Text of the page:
The epithelial lining of the intestine has the remarkable ability to maintain consistent cell-type composition over the course of a lifetime despite constant renewal. Many micro-environmental signals and morphogens important for maintaining epithelial cell-type composition have been identified. However, a major gap in our knowledge is how intestinal epithelial cells make sense of a multitude of environmental signals to produce consistent cellular decisions required for tissue homeostasis. The proposed research focuses on how TGF-?, a micro-environmental signal essential for intestinal development and health, is integrated into cell differentiation decisions in the intestinal epithelium. Specific focuses include:
(Aim 1) identifying the signaling effectors and transcriptional regulators that confer TGF-??s effects on cell differentiation, (Aim 2) determining which cell- types transduce the epithelial response to TGF-? in vitro and in vivo and (Aim 3) discerning how signaling downstream of TGF-? and Wnt3a stimulation converge to regulate the production of enteroendocrine cells, an epithelial cell-type that is essential for digestion and nutrient uptake. To achieve these Aims and to accomplish my postdoctoral training objectives, I will work closely with my co-sponsors Dr. Steven Altschuler and Dr. Ophir Klein. These studies will be significantly facilitated by the Altschuler lab?s novel enteroid monolayer culture system and accompanying analytical methods and the Klein lab?s expertise in stem cell niche biology and perturbing morphogen signaling in vivo. Furthermore, these studies will benefit from excellent collaborators at UCSF with expertise in genomics, gastrointestinal biology, TGF-? signaling biology, and murine experimental biology. Finally, because dysregulation of intestinal epithelial cell differentiation and impaired TGF-? signaling occur in many gastrointestinal disorders including developmental disorders, inflammatory bowel disease, my aim is that my research will contribute significantly to our understanding of and ability to treat such diseases.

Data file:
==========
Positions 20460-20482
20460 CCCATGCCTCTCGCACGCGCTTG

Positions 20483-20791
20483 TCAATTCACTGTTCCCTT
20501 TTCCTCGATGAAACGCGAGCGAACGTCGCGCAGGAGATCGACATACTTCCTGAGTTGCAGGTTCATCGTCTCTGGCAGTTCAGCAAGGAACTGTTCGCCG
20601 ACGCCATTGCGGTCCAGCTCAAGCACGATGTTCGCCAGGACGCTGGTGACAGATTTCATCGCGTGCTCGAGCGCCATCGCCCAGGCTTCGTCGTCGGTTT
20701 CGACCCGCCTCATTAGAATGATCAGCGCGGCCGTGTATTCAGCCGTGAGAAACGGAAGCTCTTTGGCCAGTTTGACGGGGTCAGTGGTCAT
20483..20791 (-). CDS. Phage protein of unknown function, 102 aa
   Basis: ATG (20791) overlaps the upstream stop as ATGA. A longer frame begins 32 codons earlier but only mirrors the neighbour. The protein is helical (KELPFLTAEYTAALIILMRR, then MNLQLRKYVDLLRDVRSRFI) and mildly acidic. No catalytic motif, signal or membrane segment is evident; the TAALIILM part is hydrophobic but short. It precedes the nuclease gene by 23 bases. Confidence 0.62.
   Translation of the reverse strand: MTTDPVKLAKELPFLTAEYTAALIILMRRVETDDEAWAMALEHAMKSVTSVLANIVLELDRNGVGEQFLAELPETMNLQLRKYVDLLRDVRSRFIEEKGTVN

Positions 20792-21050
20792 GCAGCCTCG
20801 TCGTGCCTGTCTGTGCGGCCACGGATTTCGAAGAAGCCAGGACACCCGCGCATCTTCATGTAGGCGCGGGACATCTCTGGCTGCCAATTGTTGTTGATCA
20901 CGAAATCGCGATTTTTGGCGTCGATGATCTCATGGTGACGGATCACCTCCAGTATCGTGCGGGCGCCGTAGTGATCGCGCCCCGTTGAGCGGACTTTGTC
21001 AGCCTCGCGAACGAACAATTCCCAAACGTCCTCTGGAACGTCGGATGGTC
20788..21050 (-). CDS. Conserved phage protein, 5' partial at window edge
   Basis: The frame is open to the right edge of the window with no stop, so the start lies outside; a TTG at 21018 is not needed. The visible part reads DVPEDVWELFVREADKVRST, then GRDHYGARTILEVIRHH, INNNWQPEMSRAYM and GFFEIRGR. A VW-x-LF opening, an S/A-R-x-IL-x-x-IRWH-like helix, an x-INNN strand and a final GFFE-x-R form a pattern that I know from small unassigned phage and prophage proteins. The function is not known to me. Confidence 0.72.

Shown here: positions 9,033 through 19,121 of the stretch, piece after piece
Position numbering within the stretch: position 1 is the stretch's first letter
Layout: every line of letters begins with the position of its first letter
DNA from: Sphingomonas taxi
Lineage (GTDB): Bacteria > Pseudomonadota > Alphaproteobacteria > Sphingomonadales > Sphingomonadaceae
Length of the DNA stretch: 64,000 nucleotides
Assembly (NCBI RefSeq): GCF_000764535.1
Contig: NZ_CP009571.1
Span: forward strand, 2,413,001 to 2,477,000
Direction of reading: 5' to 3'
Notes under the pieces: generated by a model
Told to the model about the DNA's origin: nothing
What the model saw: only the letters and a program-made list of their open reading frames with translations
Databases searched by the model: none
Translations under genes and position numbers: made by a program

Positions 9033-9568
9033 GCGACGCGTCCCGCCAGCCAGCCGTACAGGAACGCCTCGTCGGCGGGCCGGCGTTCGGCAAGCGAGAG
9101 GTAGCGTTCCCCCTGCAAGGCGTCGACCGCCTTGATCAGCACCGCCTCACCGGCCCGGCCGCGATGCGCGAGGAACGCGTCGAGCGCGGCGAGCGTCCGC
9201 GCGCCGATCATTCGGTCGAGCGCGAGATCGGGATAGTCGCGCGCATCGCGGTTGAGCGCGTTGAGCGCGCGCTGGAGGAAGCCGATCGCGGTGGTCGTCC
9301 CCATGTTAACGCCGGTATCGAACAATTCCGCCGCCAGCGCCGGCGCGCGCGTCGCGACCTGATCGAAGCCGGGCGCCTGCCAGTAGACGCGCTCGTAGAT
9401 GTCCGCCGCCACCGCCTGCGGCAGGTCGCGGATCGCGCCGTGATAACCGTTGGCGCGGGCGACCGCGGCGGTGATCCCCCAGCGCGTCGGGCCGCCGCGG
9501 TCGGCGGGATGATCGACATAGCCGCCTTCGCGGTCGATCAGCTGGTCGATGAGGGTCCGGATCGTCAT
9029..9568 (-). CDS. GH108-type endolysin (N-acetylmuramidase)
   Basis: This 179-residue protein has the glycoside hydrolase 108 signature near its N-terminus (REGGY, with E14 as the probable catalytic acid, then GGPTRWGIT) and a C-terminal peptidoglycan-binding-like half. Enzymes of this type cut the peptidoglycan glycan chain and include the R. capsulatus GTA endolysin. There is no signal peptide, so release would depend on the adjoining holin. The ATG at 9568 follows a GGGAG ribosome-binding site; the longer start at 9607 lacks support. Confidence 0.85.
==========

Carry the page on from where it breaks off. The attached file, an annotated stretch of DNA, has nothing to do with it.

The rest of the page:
A central question in the study of renewing tissues is how a multitude of signals and pathways work together to control cell proliferation, differentiation, and death. The proposed research focuses on dissecting how TGF-?, a growth factor that is critical for gut development and function, shapes cell differentiation in the constantly renewing gut epithelium. The proposed research is essential for understanding and treating gastrointestinal disorders, such as cancer and inflammatory bowel disease, which stem from loss of epithelial homeostasis and impaired TGF-? signaling.